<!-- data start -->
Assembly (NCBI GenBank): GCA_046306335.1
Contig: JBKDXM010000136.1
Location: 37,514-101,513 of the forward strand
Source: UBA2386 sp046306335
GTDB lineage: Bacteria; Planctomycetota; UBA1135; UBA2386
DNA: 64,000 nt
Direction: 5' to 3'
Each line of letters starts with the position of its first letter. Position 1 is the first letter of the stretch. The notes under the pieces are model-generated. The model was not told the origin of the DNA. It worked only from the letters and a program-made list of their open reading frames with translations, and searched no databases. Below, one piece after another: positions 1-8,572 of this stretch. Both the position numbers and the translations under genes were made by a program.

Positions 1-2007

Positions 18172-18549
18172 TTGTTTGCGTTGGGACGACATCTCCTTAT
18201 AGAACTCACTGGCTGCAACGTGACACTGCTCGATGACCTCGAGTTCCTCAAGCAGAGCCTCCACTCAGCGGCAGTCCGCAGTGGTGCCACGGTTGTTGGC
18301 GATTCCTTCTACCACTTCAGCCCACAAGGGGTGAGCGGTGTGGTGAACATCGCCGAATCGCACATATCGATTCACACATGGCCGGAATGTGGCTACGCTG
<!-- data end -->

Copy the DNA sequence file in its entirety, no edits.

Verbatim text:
Assembly (NCBI GenBank): GCA_046306335.1
Contig: JBKDXM010000136.1
Location: 37,514-101,513 of the forward strand
Source: UBA2386 sp046306335
GTDB lineage: Bacteria; Planctomycetota; UBA1135; UBA2386
DNA: 64,000 nt
Direction: 5' to 3'
Each line of letters starts with the position of its first letter. Position 1 is the first letter of the stretch. The notes under the pieces are model-generated. The model was not told the origin of the DNA. It worked only from the letters and a program-made list of their open reading frames with translations, and searched no databases. Below, one piece after another: positions 1-8,572 of this stretch. Both the position numbers and the translations under genes were made by a program.

Positions 1-2007

Positions 18172-18549
18172 TTGTTTGCGTTGGGACGACATCTCCTTAT
18201 AGAACTCACTGGCTGCAACGTGACACTGCTCGATGACCTCGAGTTCCTCAAGCAGAGCCTCCACTCAGCGGCAGTCCGCAGTGGTGCCACGGTTGTTGGC
18301 GATTCCTTCTACCACTTCAGCCCACAAGGGGTGAGCGGTGTGGTGAACATCGCCGAATCGCACATATCGATTCACACATGGCCGGAATGTGGCTACGCTG